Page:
Decade Volcano: Colima, Volcano of Fire

Scientists did not first notice Colima Volcano after the dramatic eruption of Mount St. Helens, in the US Pacific Northwest, on May 18, 1980.

They just saw this famous Mexican volcano with new eyes.

After all, Colima, which is sometimes called the “Fire Volcano” — Volcan de Fuego — has been earning an international reputation for five centuries.

It’s difficult to ignore. This particular fiery blast happened in January 2017.

One of the world’s first volcano observatories was set up at Colima around the same time as those at two other very active volcanoes: Kilauea and Vesuvius.

At Mount St. Helens, the biggest landslide in history (green) uncorked a VEI 5 eruption. (Image: T. R. Alpha/USGS via Wikimedia)

No, the 1980 eruption of Mount St. Helens simply showed experts that the flanks of volcanoes sometimes fall down in a huge landslide.

It’s called a sector collapse if the summit goes, too, as happened at Mount St. Helens.

And if there is magma near the surface, BOOM!

After that disaster, geologists looked around and realized that such events are actually fairly common at volcanoes around the world. It just hadn’t happened in recorded history until 1980.

They also learned that the Colima Volcanic Complex — which includes some smaller structures as well as two extinct volcanoes: Cantaro and Nevado de Colima — has had more frequent flank and sector collapses than many other volcanoes.

Indeed, what we call “Colima” today is actually a young cone that rose out of the ruins of an older volcano, called Paleofuego.

Paleofuego lost its summit and southern flank several thousand years ago.

NASA/Landsat via Wikimedia, labeled by BJD.

The state capital, Colima City, almost 20 miles away, now sits on this debris.

That sector collapse was an even worse catastrophe than the one at Mount St. Helens because the landslide here dammed up two rivers, forming lakes.

Those natural dams soon gave way and the mother of all lahars then pounded its way across western Mexico and poured into the Pacific.

Lahars are cement-like mixtures of water and volcanic ash and other erupted material.

That’s a smaller, more typical lahar at Colima, caught on lahar monitoring cameras in 2015. Wait for it — what geologists call “the burst.”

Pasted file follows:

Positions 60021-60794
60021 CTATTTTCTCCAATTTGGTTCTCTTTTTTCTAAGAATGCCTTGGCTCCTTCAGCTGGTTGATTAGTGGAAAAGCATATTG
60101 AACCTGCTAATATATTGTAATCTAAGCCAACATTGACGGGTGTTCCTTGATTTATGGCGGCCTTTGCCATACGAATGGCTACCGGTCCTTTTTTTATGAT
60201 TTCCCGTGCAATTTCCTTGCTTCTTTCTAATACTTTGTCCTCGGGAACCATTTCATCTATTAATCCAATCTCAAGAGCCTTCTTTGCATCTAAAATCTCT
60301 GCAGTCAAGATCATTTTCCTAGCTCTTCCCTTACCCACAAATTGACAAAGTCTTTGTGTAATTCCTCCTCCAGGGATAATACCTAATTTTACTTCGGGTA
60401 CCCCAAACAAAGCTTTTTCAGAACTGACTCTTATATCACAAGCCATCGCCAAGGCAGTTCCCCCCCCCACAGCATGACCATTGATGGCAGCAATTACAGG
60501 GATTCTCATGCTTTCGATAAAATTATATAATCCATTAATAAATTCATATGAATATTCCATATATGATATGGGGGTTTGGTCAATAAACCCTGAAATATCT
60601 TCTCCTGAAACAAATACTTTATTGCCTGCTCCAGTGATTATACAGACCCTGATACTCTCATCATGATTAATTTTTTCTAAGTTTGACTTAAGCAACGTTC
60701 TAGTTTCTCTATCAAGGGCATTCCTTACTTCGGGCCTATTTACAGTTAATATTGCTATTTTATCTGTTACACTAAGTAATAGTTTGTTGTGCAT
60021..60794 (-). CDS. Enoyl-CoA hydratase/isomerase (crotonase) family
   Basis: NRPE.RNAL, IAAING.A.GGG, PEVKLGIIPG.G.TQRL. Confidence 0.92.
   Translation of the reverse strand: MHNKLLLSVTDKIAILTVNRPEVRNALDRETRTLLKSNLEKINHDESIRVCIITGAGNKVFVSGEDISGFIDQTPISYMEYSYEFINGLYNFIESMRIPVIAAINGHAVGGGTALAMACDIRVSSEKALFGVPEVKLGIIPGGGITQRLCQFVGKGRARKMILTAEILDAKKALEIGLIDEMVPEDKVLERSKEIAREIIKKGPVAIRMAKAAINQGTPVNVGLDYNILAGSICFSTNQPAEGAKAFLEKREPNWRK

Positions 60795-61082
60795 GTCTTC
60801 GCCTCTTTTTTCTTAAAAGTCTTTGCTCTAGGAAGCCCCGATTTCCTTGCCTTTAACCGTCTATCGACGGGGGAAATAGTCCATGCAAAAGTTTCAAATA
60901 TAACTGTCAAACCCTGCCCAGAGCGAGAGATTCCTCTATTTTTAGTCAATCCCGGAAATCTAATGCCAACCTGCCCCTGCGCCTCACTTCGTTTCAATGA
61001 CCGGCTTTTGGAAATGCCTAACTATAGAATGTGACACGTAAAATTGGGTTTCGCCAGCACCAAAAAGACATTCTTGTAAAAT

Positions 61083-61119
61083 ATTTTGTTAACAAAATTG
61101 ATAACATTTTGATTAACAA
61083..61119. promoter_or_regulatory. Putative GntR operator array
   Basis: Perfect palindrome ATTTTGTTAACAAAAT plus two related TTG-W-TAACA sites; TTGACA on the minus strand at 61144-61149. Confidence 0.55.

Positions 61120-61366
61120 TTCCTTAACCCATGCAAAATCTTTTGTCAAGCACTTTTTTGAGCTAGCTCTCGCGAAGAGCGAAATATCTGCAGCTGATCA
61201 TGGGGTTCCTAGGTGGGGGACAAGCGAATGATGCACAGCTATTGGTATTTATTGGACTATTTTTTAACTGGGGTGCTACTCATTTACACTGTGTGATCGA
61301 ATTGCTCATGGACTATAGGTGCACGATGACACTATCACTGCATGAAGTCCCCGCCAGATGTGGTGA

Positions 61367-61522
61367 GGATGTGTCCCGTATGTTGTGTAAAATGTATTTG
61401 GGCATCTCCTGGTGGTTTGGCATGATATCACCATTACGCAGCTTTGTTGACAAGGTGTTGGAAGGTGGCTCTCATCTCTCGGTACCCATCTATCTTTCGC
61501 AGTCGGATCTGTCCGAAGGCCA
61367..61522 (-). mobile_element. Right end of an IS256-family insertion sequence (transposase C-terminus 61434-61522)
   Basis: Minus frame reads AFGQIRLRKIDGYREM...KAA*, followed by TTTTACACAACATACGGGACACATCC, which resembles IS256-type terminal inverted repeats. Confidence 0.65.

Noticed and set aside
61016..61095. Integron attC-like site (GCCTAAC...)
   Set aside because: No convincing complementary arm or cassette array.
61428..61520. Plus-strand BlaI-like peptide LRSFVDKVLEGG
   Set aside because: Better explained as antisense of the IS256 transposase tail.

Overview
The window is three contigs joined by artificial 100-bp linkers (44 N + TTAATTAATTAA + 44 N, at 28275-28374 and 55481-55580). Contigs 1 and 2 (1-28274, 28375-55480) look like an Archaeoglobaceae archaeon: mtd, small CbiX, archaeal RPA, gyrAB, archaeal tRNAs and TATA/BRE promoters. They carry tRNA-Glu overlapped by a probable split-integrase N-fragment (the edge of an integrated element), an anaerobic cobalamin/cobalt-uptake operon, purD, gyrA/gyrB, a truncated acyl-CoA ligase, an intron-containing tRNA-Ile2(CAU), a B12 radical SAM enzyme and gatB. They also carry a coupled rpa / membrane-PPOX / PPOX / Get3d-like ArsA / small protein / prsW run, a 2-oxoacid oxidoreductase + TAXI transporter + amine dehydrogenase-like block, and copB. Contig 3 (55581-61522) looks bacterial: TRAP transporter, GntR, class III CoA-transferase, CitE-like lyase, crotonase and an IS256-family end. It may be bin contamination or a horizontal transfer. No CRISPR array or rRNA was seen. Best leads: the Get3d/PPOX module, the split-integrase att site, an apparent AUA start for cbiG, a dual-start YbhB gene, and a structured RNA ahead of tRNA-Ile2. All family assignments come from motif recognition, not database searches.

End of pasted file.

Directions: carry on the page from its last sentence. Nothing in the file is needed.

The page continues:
See how this powerful little flow has reshaped the channel?

Imagine the effects of those great floods, thousands of years ago, upon the countryside!

“Colima Door” sculpture in the state capital, with Colima Volcano and the scarp of old Paleofuego in the background. (Image: Xcabrera, CC BY-SA 4.0)

More than a million people live near Colima, so there is a large population at risk — one of the Decade Volcano program criteria.

The volcano also erupts frequently and is accessible for field research. Records from the old observatory probably made Colima an attractive Decade Volcano candidate, too.

Finally, frequent small lahars like the one shown in the above video make Colima a “natural lab,” per Vazquez et al., to study this hazardous volcanic phenomenon.

All that Decade Volcano attention turned out to be a timely aid when activity at Colima began to intensify in 1998.

Colima is quiet at the moment, but it has had some 21st-century paroxysms and is now heavily monitored, often in real time, through ground methods and via satellites.

Research continues, while hazard maps are improved and updated as more information becomes available.

Government officials and emergency managers meet, plan, and occasionally order evacuations of the most vulnerable villages when the volcano’s activity picks up and pyroclastic flows become a threat.

But all anyone can do is wait and try to be as well prepared as possible for this dangerous volcano’s next move, whatever it may be.


19.514° N, 103.62° W, along the border of Jalisco and Colima states, Mexico. The GVP Volcano Number is 341040.

Nearby Population:

Per the Global Volcanism Program:

  • Within 5 km (3 miles): 76
  • Within 10 km (6 miles): 746
  • Within 30 km (19 miles): 303,490
  • Within 100 km (62 miles): 1,494,790

Current Status:

Aviation Code Yellow, with only a little seismicity, as well as gas emissions and fumarole activity reported in the June 5th bulletin. Experts do note that small to moderate explosive eruptions are possible in coming days and weeks.


  • Eruption styles: Colima is famous for Vulcanian eruptions (intermittent explosions), but it also produces thick, sticky lava flows. These usually stay in the crater to form domes that eventually blow up, causing pyroclastic flows among other things. In the past, this volcano has also had sub-Plinian to Plinian eruptions; some researchers suspect these might come in cycles of roughly 100 years but that hypothesis is still under debate.

    There have been at least eight debris avalanches at Colima Volcano in the last 30,000 years, per Cortes et al., with the last one about 2,500 years ago. Field evidence shows that these big landslides are often accompanied by an explosive eruption a la Mount St. Helens in 1980.

  • Hazards: Lahars — rain-mobilized ash and other erupted material — are the most common hazard here. (Varley) Besides destroying property and roads, they have taken out bridges and power-line pylons!